Happy 6 Months, Little Buddy!


Six months ago today, I was frantically raking leaves in our front yard, trying to keep my mind off of the fact that this baby still was inside my stomach. Much later that night (two hospital trips later, to be exact), out “popped” this beautiful baby boy: Lucas Alexander.

Now, six months in, I am discovering not only how different my children are, but how different my relationship is with each of them. Maybe it is because I was working so much, or maybe it was because I didn’t have a clue what I was doing, but parenting Lillian has always seemed much more like a group effort than it does with Lucas. And, in all honesty, I love sharing her–she is spunky and fun!

With Lucas, I hover a lit (ok, a lot) more. And, when I’m not hovering, Lillian is there reminding me that he needs attention (“Mommy, Buddy’s hungry; he wants milk.” “Mommy, Buddy’s crying.”). And, while I would love to say that Lucas feels more like “my baby,” I can’t. He is definitely Lillian’s baby. And, really, I hope that never changes. Watching their sweet relationship grow makes me feel pitter-patters that I didn’t know existed.

This week, Lillian is in Oklahoma, being spoiled by Grammy and Gramps, which means I get lots of pictures like this:

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It also means that I get to enjoy the rare opportunity to have one-on-one time with Lucas. And, while I always think I’m going to get the house cleaned out or the laundry back to zero while I only have one child present, it never happens. Instead, partly because he doesn’t have Lillian to entertain him and partly because I just want to, I end up spending most of the time cuddling my tiniest person. Oh, and taking pictures (because we don’t have enough of those).


But, in these moments, I get to see how his personality is beginning to shape. And, I might be a little biased, but I think he’s going to have a pretty good one.

Happy half-birthday, Buddy! We sure are glad you are ours!


The Mask: A Book Worth Your Precious Downtime

It is no secret that my dream house includes a comfortably large library with a porch. It should also be no surprise that I spend the few down-time hours that I have reading, perusing book stores, and attending library events.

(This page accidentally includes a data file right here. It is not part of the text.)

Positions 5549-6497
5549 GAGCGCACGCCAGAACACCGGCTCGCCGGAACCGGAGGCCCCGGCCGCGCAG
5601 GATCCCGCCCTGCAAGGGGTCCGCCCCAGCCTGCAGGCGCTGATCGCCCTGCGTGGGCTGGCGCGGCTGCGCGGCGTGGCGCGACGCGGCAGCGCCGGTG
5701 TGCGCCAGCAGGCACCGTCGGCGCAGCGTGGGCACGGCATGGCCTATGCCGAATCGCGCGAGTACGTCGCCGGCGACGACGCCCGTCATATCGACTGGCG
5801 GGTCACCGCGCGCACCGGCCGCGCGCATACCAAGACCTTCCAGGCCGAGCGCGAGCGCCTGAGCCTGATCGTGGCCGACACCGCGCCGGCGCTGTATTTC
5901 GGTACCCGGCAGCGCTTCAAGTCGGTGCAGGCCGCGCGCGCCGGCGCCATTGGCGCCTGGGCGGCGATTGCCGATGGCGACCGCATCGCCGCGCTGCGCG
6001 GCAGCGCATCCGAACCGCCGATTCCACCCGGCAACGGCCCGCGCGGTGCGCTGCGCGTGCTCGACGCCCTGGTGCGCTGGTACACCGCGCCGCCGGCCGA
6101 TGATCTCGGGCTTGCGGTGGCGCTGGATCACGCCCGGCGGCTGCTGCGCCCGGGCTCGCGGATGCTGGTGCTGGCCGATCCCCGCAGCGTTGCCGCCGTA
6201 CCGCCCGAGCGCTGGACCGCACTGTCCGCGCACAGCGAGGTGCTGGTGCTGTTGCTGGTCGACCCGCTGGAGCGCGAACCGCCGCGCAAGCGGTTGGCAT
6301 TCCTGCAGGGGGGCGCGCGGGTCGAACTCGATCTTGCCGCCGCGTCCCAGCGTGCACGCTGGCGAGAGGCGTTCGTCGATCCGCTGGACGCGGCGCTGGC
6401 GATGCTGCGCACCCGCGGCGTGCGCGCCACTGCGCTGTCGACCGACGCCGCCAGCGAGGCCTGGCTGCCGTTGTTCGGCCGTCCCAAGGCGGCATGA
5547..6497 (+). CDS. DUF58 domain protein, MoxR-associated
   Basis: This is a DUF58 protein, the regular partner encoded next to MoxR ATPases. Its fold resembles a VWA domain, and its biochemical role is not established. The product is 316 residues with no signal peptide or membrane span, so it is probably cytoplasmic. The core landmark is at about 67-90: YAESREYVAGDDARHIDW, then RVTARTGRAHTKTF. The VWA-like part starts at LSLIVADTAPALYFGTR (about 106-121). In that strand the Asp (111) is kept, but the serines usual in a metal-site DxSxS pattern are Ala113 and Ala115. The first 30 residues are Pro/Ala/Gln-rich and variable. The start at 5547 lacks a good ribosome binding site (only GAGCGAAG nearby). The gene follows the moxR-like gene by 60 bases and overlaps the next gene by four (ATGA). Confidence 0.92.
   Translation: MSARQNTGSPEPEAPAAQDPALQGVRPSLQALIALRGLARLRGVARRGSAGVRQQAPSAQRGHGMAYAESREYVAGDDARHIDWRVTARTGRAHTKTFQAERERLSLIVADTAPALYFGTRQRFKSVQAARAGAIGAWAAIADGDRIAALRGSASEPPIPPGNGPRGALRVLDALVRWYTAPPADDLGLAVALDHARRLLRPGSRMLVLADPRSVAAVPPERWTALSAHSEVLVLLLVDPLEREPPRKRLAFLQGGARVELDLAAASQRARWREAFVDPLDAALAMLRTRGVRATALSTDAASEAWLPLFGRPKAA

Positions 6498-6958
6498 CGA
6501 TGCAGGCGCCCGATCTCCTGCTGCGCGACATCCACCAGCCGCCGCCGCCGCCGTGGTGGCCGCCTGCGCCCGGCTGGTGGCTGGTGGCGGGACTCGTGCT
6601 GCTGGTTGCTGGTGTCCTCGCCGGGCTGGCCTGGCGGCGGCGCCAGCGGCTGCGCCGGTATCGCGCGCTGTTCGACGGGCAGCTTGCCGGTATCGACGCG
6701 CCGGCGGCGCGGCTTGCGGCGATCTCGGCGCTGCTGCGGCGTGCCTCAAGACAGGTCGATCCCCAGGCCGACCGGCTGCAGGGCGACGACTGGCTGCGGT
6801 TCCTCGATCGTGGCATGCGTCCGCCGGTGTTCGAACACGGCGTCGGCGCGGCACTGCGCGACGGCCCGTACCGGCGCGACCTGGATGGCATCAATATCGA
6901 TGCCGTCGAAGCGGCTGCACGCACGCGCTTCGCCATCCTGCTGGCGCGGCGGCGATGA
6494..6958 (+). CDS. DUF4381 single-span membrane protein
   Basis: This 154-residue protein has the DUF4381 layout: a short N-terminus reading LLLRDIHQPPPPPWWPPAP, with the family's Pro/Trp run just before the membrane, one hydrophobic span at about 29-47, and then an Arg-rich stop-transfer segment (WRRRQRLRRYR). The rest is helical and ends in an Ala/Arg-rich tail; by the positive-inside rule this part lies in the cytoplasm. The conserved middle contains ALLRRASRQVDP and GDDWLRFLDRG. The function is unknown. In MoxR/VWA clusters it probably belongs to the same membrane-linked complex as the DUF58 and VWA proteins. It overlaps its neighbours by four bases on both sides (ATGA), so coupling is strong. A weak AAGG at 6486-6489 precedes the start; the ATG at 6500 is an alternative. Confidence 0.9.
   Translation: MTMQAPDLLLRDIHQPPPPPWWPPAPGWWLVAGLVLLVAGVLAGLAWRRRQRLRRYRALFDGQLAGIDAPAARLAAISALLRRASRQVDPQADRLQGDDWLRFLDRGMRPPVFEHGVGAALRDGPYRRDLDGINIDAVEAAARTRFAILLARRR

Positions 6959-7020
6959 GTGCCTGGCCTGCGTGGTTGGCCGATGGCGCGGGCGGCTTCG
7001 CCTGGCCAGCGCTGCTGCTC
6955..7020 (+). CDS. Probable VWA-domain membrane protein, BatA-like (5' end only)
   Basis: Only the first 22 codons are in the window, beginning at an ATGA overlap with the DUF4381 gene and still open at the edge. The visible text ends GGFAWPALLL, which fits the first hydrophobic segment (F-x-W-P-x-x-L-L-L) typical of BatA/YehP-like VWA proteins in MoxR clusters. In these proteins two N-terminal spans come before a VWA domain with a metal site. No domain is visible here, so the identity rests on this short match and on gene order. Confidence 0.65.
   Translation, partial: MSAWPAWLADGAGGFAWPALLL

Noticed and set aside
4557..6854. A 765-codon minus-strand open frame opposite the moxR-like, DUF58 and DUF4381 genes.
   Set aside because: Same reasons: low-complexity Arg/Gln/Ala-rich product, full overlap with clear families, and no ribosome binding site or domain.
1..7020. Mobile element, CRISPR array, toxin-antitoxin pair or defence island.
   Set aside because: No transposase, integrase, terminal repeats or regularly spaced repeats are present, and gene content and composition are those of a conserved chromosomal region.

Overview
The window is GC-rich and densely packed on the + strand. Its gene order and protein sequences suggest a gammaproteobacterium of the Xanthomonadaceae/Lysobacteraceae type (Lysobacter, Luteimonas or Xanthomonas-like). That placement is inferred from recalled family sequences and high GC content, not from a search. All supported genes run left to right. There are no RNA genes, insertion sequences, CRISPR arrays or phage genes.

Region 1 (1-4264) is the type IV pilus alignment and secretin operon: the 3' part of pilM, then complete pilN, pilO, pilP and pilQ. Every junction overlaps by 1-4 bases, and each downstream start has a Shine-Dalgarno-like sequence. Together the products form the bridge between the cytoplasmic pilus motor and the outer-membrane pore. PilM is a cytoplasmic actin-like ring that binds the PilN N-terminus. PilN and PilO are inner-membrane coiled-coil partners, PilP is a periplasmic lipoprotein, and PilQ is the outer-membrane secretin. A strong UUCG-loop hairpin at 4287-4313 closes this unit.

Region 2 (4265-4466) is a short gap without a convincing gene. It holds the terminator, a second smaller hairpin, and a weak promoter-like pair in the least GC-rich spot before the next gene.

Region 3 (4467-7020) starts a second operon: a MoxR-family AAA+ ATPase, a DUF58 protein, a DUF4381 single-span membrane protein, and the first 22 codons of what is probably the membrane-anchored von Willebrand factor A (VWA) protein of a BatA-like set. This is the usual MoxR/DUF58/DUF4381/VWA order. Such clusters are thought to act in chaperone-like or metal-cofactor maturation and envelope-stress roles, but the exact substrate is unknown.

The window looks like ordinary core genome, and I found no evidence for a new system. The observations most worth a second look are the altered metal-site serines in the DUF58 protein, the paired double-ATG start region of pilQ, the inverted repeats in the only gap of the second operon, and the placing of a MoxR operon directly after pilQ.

Recently, I had the opportunity to listen the author Taylor Stevens speak at the Fort Worth Library. Haven’t heard of her? It’s okay, neither had I. She unassumingly took the stage and began unfolding her life story. And, like a modern day bard, she captivated the audience. I’m not even sure anyone glanced down to check Facebook on their phones for a good 45 minutes.

At this event, I won an advanced copy of her fifth book in the Vanessa Michael Monroe series, The Mask, which hits shelves (and Amazon) on June 30th. And, if I’m speaking honestly, the only reason I opened the book was because of her amazing storytelling skills and because she personalized the book in the most awesome way possible.


But, it has easily become my favorite book of 2015, and that is why I feel compelled to share (also, I need people to read it so I can discuss it with someone ;)).

The series is a high-octane thriller, which is so far removed from my love of 19th Century literature that it is laughable. But, my goodness!! Her storytelling prowess had me on the edge of my seat by page 5 and kept me there until the very last sentence.

Vanessa Michael Monroe is not someone an enemy you want to have. She is an information seeker, paid by individuals, companies and governments, to seek out and obtain information that no one else can, and she is very, very good at her job. In The Mask, she is set on hanging up her hat and settling in to a quasi-normal life for a bit with her boyfriend, Miles Bradford.

And, as you might imagine, that doesn’t go exactly as planned. After Bradford is set up for murder, it is up to her to save him, even if the cost is their relationship. She performs her role as heroine as wonderfully as any knight-in-shining armor. And, by the end of the book, she will have you zipping a leather jacket and riding on a winding road on a Japanese motorcycle, if only in your imagination.

One of my favorite aspects of this book is how it is organized into small segments instead of chapters, allowing you can slink back and forth between reality and imagination faster than Clark Kent can take off his glasses and become Superman.

Because I don’t typically read high-octane thrillers, I can’t tell you whether or not her work is groundbreaking in genre. But, I can tell you that it is pretty fantastic addition to my world, and I plan on backtracking and reading all the books in the series.

So, go ahead, kick your feet up with that nice cold cup of coffee (or glass of nightcap wine), and dive head first into adventure. The Cheerios on the floor, dishes in the sink, and clothes to fold will still be waiting for you when you return.

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